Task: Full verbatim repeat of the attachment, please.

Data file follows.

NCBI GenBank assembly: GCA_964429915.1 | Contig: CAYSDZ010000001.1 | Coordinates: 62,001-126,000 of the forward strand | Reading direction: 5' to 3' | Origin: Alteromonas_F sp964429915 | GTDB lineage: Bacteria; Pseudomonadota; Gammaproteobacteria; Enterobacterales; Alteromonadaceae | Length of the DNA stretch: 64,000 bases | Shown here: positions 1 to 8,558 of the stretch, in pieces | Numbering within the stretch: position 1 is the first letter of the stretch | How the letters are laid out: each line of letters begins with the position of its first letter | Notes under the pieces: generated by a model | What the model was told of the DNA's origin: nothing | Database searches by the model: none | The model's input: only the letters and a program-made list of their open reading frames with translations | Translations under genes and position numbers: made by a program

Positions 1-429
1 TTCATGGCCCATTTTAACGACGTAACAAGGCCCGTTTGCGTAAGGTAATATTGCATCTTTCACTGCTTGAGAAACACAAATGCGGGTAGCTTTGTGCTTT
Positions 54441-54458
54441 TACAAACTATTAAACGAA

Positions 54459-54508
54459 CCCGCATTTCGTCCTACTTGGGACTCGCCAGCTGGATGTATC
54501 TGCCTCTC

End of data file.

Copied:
NCBI GenBank assembly: GCA_964429915.1 | Contig: CAYSDZ010000001.1 | Coordinates: 62,001-126,000 of the forward strand | Reading direction: 5' to 3' | Origin: Alteromonas_F sp964429915 | GTDB lineage: Bacteria; Pseudomonadota; Gammaproteobacteria; Enterobacterales; Alteromonadaceae | Length of the DNA stretch: 64,000 bases | Shown here: positions 1 to 8,558 of the stretch, in pieces | Numbering within the stretch: position 1 is the first letter of the stretch | How the letters are laid out: each line of letters begins with the position of its first letter | Notes under the pieces: generated by a model | What the model was told of the DNA's origin: nothing | Database searches by the model: none | The model's input: only the letters and a program-made list of their open reading frames with translations | Translations under genes and position numbers: made by a program

Positions 1-429
1 TTCATGGCCCATTTTAACGACGTAACAAGGCCCGTTTGCGTAAGGTAATATTGCATCTTTCACTGCTTGAGAAACACAAATGCGGGTAGCTTTGTGCTTT
Positions 54441-54458
54441 TACAAACTATTAAACGAA

Positions 54459-54508
54459 CCCGCATTTCGTCCTACTTGGGACTCGCCAGCTGGATGTATC
54501 TGCCTCTC